At some point in the recent past, Bitcoin and other cryptocurrencies appeared on the scene.
Unlike national currencies, cryptocurrencies have no central governing authority, a revolutionary idea that attracted both supporters and detractors.
As great as the excitement and anticipation for cryptocurrencies was, they also had their naysayers, with critics frequently pointing to the difficulties of their operation.
I was not knowledgeable enough to say who was right and who was wrong, but from the outset Professor Yukio Noguchi (one of my heroes) talked up the vast potential of cryptocurrencies in various print media.
That helped convinced me at the time to convert a modest amount of money to Bitcoin.
The subsequent growth of cryptocurrencies did not happen in a straight line.
In fact, they faced various different challenges.
Exchanges suffered a rash of cryptocurrency thefts, and prices were highly volatile.
Indeed, it was far from smooth sailing. A handful of shops began accepting Bitcoin payments, but I didn’t know how to use Bitcoin for shopping.
I suppose I also could have sold my Bitcoin holdings and cashed in on its rising price, but gains on cryptocurrency investments are taxed in a different category from the “separate incomes” made on other financial investments.
So, I left them untouched.
Bitcoin’s price has recently surged, and the cash conversion values listed on the cryptocurrency exchange sites have grown by double digits.
Now, I have not yet cashed in my cryptocurrency holdings, but if I were to do so, they would be worth quite a bit of money.
Wealth generated in this way is akin to so-called unearned income.
That is to say, it is obtained not by investing human capital, i.e., manpower, in the labor market, but rather by investing financial capital in financial markets.
If we consider the former the “first floor” and the latter the “second floor,” then (although Bitcoin may be an extreme example) there emerges a gap between people with “second floor” income from financial market
investments, and people with only “first floor” income. And it seems to me that recently that
gap has grown wider.
Bitcoin is just a tiny market, but even in the major league stock market, US stocks have been trading at record highs, while in Japan, the Nikkei average has topped 30,000 for the firs time in 30 years. In real estate as well, although there may be twists and turns along the way, a long-term trend is that the market continues to rise.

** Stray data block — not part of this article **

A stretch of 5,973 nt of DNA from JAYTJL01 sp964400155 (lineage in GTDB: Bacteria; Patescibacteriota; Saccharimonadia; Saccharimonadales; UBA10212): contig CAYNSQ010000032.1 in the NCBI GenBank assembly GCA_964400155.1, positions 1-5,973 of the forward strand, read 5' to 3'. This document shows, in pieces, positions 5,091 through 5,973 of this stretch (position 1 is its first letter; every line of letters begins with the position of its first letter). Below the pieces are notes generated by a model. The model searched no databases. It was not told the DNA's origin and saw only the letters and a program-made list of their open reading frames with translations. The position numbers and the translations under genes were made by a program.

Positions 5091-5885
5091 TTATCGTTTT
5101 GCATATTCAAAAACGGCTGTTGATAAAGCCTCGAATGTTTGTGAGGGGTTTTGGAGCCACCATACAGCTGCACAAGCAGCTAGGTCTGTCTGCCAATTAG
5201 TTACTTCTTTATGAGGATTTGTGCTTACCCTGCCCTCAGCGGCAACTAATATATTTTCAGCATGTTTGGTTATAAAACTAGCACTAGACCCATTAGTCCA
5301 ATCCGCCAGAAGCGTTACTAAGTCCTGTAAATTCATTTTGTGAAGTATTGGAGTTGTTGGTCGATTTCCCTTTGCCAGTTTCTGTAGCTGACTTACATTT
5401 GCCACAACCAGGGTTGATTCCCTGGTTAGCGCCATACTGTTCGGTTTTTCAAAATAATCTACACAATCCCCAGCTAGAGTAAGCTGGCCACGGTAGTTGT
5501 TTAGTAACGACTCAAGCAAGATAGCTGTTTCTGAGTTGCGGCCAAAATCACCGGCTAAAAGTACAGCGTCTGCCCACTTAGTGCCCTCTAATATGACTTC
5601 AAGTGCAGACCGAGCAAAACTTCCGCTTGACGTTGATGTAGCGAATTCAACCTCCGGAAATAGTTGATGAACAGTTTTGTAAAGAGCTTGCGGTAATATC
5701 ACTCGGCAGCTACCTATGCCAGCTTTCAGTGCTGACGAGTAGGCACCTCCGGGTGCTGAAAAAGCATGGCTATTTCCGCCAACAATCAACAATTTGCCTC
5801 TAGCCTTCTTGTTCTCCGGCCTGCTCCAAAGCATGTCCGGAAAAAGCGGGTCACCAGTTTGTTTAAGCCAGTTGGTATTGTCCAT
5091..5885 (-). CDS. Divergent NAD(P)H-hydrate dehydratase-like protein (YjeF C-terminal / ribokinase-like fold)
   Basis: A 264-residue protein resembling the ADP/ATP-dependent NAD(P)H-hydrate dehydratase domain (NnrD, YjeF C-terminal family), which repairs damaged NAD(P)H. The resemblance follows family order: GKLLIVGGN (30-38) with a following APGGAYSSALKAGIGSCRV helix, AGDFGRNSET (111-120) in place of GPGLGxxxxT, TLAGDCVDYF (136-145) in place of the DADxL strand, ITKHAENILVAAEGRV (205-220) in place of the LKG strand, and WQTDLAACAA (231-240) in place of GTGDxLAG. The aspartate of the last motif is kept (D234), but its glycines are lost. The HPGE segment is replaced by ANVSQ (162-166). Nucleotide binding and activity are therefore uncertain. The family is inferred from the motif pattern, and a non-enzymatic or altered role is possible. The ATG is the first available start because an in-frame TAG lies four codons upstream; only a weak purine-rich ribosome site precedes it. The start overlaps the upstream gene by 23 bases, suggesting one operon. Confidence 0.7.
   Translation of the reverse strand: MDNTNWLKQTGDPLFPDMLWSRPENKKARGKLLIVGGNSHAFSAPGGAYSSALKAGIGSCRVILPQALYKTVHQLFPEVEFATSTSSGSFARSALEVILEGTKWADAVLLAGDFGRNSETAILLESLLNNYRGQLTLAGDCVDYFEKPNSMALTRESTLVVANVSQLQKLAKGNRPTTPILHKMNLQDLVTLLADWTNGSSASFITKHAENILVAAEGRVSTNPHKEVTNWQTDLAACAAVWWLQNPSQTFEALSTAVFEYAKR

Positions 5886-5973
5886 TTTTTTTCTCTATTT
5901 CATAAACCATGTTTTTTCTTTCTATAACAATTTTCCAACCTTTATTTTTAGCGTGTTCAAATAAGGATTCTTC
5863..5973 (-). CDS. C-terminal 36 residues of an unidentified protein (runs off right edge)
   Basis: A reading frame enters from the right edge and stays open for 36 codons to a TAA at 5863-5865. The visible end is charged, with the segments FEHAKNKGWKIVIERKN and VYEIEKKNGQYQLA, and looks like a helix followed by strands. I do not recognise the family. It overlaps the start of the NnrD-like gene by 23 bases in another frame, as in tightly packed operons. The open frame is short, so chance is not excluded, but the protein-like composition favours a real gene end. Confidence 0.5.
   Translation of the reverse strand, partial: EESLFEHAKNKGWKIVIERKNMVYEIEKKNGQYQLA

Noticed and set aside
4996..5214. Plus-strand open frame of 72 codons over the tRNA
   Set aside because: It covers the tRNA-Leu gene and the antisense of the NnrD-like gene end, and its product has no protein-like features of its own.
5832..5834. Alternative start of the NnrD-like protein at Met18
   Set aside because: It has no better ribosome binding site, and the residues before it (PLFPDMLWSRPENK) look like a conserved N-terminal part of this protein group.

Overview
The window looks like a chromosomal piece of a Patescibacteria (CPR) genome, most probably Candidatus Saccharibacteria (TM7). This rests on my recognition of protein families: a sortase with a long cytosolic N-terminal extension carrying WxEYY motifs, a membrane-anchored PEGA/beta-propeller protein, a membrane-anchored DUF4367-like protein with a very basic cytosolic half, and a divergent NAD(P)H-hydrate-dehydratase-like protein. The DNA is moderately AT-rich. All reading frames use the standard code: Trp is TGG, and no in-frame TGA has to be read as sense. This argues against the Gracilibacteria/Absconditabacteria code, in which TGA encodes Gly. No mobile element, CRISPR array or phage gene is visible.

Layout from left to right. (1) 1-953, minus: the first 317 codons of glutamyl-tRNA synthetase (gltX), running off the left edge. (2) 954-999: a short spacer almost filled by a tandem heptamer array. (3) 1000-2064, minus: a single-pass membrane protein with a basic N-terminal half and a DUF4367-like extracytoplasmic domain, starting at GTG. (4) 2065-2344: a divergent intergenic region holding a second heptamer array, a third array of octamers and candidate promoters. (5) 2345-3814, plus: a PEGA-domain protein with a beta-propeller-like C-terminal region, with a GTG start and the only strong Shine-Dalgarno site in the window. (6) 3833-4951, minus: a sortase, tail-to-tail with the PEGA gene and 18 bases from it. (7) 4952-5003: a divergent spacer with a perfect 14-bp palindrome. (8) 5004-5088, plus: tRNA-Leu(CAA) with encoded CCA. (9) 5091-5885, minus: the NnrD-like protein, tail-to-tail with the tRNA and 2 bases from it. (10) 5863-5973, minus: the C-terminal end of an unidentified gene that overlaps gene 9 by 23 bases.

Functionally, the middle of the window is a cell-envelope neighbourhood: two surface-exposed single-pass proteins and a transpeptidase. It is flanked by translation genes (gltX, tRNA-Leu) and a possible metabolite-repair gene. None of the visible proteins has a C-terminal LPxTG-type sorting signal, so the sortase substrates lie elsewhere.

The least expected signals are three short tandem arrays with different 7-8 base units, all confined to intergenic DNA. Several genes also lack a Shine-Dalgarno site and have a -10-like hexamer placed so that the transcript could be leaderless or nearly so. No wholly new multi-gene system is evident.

Then along came the economic shock of the COVID-19 pandemic, and advanced economies around the world responded with bold fiscal expansion.
Flooding the world with so much cash, however, is bound to cause greater disparity between the amount of money and the amount of things available to buy (i.e., investments).
That will add even more fuel to the buoyant investment market, and further exacerbate the gap between people with additional “second floor” income and those with only “first floor” income.
This resembles precisely the “r>g” wealth inequality phenomenon asserted in Thomas Piketty’s Capital in the Twenty-First Century (which argues that wealth accumulates more rapidly from return on capital r than from labor driven economic growth g).
With countries ramping up public spending, the world is now putting Piketty’s theory to the test.
I personally take serious issue with wealth gap expansion, since it is sure to cause social instability, and I believe tax-funded wealth redistribution will be required.
On that point, I think US President Biden is spot on with his plans to levy higher taxes on the wealthy and raise the corporate tax rate.
As usual, though, the topic this time is not so clear cut.
The prevailing opinion regarding the current state of affairs seems to be that there is a disconnect between financial markets and the real economy.
True, the disparity between the two may very well be driving up the risk of a market crash at some point.
It also occurs to me, though, that such a seemingly commonsensical point of view may in fact fall folly of gauging a new world with an old yardstick.
The fact is that new times require new standards, and I believe it is a mistake to keep viewing the world outside by the same old yardstick.
My point is not necessarily that we need a new yardstick right now, but to point out the need for that sort of perspective from time to time.
Chairman and CEO
Kamakura Shinsho, Ltd.